Xbox Live Traffic Lights
The best time to play Xbox Live is when all your friends are online, but whats the best way of checking, you could turn on the Xbox, log on to the website or use the iPhone app, but this requires effort and you can still miss when your friends come online.
So I came up with the Xbox traffic lights, now at a glance you can see when the best time to play Xbox. An Arduino with Ethernet shield checks every five minuets to see if anyone is online.
The biggest problem I had was getting the user data off Xbox Live, as it is a frustratingly closed system, but eventually I found a usable api from xboxleaders.com, the only problem is that it only has public information, so it wont work with your friends that have hidden online status. ( Hidden status will always show a “1” in the api call, giving you a false green light).
The Arduino then loads the API for each player, then using the text finder library it finds the online status( a “1” or “0”), if the player is online it incenses the online status variable by one. At the end of the loop the Arduino will turn on one of the lights using that veriable: Zero players online = RED light, One player online = ORANGE light, Green = two or more players online = GREEN light. obviously this can be changed to suit.
Once it was all working on my EtherTen I build a more permanent solution using WIZnet W5100, it has the same chip as the official Ethernet shield but ½ the cost. So I don’t fell so bad putting it in permanent projects.
Download code: here
I wanted to use my Kinect sensor as a input for my Arduino for some up coming projects, I think its one of the best sensors out there, its a pity there isn't a Arduino Shield available for Kinect. So for now I have to use my computer, however I could not find easy/good ways of doing it. I wanted something very simple and Arduino user friendly
and no windows involved. After much searching and frustration I came across the simplest way for the Arduino and Kinect to be friends.
Kinect output of X,Y and Z left and right hands displaying on 20x4 Arduino powered LCD.
Using Processing, OpenKinect, and this tutorial and library it was very easy for a Arduino novice. The Arduino IDE is based off Processing, so it’s very easy to go from one to the other. Geting Processing and the Arduino to talk was easier than expected using this tutorial and a line of code in Processing like this:
myPort.write(“/¼/”+ handX +“/”);
With similar lines on the Arduino end:
int X= serialdata;
Now that the Arduino has the X, Y and Z values you can control any real world elements, such as a your lights, or a servo etc. You can even get Processing to calculate the angle between your hands, so when your turn your hands (like when driving a car) it will send a 0-360º value to the Arduino for added control.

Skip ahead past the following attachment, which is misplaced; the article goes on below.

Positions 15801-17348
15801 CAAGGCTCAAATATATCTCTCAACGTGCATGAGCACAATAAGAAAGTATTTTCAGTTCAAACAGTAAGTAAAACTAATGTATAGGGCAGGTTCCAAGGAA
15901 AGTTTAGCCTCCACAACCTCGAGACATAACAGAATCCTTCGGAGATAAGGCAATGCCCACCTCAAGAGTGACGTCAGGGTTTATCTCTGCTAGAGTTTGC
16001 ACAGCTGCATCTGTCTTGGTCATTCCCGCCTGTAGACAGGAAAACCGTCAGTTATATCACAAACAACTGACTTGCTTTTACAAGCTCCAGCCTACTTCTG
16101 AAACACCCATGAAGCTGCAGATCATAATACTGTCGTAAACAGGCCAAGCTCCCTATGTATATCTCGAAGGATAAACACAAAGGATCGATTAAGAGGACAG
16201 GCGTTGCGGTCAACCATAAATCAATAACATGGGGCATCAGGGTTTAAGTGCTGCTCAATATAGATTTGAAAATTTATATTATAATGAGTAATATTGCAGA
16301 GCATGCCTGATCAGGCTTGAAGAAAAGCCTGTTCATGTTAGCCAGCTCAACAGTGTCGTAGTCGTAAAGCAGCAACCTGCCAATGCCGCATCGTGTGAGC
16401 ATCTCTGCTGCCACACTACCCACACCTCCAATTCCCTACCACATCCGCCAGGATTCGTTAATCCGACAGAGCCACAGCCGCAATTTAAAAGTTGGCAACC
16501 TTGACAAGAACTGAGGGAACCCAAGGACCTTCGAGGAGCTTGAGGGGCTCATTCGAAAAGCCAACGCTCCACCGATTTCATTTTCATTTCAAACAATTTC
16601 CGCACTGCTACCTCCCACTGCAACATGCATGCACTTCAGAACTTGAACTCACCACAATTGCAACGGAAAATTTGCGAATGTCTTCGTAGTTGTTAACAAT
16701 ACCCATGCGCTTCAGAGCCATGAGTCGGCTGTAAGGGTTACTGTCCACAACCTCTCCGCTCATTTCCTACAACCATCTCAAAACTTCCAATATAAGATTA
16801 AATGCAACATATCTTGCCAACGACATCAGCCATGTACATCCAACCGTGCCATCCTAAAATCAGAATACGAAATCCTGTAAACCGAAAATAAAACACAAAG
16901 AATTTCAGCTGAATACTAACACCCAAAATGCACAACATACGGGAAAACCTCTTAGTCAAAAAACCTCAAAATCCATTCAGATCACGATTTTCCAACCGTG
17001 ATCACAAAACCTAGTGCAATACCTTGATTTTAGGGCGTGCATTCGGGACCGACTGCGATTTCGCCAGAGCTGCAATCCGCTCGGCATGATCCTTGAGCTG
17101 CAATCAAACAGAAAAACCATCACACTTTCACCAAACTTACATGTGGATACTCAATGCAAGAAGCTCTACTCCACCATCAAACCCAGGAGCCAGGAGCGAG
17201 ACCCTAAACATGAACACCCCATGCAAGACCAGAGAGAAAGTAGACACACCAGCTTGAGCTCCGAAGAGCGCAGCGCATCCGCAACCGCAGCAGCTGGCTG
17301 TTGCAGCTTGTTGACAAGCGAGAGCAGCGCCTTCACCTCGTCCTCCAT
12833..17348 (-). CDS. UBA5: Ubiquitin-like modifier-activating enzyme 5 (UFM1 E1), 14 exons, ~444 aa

Cordless Rotary Phone, Version One
After coming across some of my old rotary phones I wanted to get them working again, but one of the biggest problems with the old phones is they take so long to dial a number that the phone line will go dead or dials the number before you have finshed entering the number.
I needed the ability to dial the number only when the full number hand been entered. This was solved by using a cordless phone, as they usually only dial the number once you press send, this also made it posible to easily make the phone cordless. Using an Arduino for the rotary decoding and my old cordless phone for the rest solved the problem.
First things first was decoding a rotary number, rotary phones send a number of pulses out depending on the number selected, this was done very easy by using this code found on instructables, I then edited the code to turn on the corresponding digital output of the Arduino every time it detected a number input.
The hardware side was a bit tricky, but the easiest way of doing this was geting the Arduino to “press” the cordless phones buttons. This was solved by using an optocoupler for each button I wanted to press on the cordless phone. This isolated the Arduino from the phone, and the output of the optocoupler would act like a switch.
By soldering wires to the buttons on the phone and then to the output pins of the optocoupler, the Arduino could simulate pressing the buttons by turning on the optocoupler.
I mounted the old hanger micro switch onto my new control board and used it to send/start a call when lifted and hang up when down, this way you can input the numbers slowly on the rotary pad, and not have the phone disconnect because you are taking too long.
All together it works very well, how ever I still need to make the bells work, and install a battery for full portability.